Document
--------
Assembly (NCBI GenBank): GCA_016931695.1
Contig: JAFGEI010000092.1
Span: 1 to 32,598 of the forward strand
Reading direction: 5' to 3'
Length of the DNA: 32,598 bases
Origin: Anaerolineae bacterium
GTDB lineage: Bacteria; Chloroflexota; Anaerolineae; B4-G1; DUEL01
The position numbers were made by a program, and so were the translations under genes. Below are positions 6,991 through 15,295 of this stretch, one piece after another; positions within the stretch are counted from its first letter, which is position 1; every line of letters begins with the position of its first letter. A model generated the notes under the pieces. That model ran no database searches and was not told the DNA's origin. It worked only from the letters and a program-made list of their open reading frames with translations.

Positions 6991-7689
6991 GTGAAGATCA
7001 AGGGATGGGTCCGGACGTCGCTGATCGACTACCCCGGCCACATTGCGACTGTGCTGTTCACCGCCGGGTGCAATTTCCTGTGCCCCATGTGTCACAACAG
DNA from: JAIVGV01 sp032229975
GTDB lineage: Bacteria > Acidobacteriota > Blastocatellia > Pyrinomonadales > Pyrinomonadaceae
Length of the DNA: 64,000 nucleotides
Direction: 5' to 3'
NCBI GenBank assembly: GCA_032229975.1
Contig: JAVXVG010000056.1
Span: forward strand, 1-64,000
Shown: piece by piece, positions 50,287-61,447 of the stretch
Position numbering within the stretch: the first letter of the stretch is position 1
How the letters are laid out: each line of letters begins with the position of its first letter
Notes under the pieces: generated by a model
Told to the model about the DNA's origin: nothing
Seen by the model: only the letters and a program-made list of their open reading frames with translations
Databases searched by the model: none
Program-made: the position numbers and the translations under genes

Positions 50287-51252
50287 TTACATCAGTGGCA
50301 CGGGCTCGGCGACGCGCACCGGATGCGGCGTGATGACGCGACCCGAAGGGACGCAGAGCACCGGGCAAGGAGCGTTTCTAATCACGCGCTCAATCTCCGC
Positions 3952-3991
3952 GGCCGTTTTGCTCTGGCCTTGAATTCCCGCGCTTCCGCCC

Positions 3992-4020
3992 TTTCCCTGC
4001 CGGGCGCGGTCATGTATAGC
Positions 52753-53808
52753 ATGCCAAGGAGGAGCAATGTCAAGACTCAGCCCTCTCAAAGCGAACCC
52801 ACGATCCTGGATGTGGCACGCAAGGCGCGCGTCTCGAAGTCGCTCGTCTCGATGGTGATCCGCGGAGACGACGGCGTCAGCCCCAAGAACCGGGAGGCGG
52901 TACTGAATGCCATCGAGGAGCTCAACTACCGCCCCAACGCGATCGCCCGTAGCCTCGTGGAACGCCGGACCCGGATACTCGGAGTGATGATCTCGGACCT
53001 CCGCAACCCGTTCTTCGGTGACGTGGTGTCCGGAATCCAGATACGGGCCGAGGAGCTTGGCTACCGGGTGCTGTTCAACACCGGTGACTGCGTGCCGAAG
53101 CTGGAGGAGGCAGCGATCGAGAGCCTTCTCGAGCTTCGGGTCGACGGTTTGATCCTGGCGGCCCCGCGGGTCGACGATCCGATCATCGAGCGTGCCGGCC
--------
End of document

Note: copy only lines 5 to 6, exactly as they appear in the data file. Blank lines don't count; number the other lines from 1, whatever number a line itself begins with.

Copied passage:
Length of the DNA: 32,598 bases
Origin: Anaerolineae bacterium